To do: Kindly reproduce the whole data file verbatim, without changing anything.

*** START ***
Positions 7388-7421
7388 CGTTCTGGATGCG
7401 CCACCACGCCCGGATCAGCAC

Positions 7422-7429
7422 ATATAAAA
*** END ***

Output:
Positions 7388-7421
7388 CGTTCTGGATGCG
7401 CCACCACGCCCGGATCAGCAC

Positions 7422-7429
7422 ATATAAAA